This museum was not quite what I expected when I walked in. I was expecting something not entirely unlike the Sir John Soane Museum; something a bit mad, a bit off-kilter, something that looked more like a hoarders’ paradise than a museum. What we got when we arrived at the Museum of Things was something not entirely unlike the Design Museum. Don’t get me wrong, this wasn’t an unpleasant experience, just a bit of a shock. I mean, could “Things” be any vaguer as a theme or topic?
I think not. Anyway, on with the adventure!
This is a museum we had to plan to see because it’s only open on the weekends. Usually I prefer the ones that you can just visit on the fly with no specific plans made, but hey, I’m on holiday so the usual rules can go out the window!
Stuff and Things
So, yes, back to the museum… I was expecting a museum full of stuff. Unimaginable amounts of it everywhere. What was actually there was a museum full of things. Instead of a chaotic mess of stuff, there was a selection nicely ordered things. The main aim of the museum, it seems, is to educate us about the importance of good design ,as opposed to bad kitsch-y design. Interestingly, the collection is based on the archive of the Deutscher Werkbund (German Work Federation) an association of artists and designers formed in 1907, which served as a precursor to the Bauhaus movement.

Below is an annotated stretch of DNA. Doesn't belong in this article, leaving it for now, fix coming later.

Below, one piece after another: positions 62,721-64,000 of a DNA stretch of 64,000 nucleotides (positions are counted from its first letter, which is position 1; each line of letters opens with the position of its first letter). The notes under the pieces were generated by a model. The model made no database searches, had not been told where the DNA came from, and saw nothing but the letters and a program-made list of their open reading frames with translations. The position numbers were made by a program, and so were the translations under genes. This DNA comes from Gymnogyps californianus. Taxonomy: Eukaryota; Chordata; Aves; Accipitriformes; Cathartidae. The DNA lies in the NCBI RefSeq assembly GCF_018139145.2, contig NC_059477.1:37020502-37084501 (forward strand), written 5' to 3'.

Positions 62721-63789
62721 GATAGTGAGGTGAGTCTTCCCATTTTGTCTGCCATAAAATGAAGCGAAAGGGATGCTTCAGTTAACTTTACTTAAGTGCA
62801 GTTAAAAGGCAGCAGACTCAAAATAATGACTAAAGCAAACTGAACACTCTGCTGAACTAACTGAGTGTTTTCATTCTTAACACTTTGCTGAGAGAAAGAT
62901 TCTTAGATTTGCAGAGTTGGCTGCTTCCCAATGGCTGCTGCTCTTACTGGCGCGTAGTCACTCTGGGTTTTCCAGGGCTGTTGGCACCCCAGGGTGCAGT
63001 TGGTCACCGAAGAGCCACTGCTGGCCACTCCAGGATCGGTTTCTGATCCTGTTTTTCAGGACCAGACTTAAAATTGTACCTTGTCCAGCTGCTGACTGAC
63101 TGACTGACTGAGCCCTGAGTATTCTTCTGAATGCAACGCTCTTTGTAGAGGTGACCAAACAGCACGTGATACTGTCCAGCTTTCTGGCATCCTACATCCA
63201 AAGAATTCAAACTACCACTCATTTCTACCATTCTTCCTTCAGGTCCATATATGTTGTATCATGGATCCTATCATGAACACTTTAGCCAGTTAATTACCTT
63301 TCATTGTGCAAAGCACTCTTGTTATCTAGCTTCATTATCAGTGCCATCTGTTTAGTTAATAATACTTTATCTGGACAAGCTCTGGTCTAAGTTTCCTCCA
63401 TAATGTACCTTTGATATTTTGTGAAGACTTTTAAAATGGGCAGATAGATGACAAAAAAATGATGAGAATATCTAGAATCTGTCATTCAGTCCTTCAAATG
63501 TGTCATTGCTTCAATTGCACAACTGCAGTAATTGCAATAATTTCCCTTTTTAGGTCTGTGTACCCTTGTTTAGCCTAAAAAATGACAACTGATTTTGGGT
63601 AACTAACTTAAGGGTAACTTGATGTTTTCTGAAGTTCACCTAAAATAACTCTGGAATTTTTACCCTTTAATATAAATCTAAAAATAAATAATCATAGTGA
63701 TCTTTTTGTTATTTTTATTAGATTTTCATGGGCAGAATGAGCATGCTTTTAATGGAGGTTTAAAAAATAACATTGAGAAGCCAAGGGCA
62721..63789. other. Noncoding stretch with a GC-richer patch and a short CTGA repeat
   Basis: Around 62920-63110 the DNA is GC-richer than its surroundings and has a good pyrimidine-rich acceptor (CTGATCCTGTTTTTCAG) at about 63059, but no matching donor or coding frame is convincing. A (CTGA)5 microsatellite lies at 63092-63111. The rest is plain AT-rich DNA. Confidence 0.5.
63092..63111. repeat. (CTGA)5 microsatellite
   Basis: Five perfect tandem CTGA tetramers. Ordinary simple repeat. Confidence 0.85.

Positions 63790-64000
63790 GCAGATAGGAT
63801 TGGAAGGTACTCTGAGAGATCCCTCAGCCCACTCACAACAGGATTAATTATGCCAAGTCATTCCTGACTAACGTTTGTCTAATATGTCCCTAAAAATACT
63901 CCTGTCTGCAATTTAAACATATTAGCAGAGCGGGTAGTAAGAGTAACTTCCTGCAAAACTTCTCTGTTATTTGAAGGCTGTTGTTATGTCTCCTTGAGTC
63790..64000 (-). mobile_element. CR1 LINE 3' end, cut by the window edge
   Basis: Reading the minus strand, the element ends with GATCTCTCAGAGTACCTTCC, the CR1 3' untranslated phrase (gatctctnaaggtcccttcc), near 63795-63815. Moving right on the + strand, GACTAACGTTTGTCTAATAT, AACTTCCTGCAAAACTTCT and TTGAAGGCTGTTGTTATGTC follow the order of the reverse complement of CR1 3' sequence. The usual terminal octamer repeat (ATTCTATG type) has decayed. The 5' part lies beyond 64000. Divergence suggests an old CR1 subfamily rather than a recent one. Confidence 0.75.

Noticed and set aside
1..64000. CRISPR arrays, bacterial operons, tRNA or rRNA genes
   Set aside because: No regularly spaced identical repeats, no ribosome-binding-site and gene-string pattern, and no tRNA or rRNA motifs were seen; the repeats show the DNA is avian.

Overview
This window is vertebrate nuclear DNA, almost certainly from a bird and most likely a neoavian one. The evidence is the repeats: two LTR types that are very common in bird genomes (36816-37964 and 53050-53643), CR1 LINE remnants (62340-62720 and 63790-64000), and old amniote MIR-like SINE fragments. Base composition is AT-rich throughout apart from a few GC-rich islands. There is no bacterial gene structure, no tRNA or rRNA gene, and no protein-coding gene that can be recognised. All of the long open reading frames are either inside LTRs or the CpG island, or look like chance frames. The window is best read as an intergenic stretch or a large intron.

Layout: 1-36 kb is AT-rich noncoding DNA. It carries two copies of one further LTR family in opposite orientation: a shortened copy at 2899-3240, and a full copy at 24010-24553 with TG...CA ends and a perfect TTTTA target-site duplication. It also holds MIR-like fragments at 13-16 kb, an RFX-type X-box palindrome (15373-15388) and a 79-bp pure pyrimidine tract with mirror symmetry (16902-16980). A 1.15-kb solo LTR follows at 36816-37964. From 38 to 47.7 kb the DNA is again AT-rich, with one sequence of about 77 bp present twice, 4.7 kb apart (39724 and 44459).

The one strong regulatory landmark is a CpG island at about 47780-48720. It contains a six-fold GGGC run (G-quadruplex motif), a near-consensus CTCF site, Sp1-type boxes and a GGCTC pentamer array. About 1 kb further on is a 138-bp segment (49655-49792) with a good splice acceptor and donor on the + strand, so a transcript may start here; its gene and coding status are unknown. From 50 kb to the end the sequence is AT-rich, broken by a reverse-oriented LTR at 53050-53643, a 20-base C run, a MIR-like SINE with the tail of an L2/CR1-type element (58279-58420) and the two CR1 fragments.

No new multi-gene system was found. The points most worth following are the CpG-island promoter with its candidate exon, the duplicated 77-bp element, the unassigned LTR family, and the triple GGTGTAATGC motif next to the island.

Needless to say,if I had to choose between the “Good Design” and the “Bad Design” then the kitsch-y stuff (things?) would win every time. It was so much more fun! Check out this assortment of Mona Lisa themed stuff! AMAZING.
Serious Side of Stuff
The Museum of Things had a small display containing some Nazi memorabilia. At first, seeing these things alongside the rest of the collection made me a bit uncomfortable. I think it was because they are so historically charged, whereas everything else is just… junk?
This is where taking the time to read the signs really pays off. It turns out that the German advertising industry in the 30s saw ‘kitsch’ Nazi stuff as sales-boosting, however, the Nazi government saw this as an “affront to their dignity.” Hmm.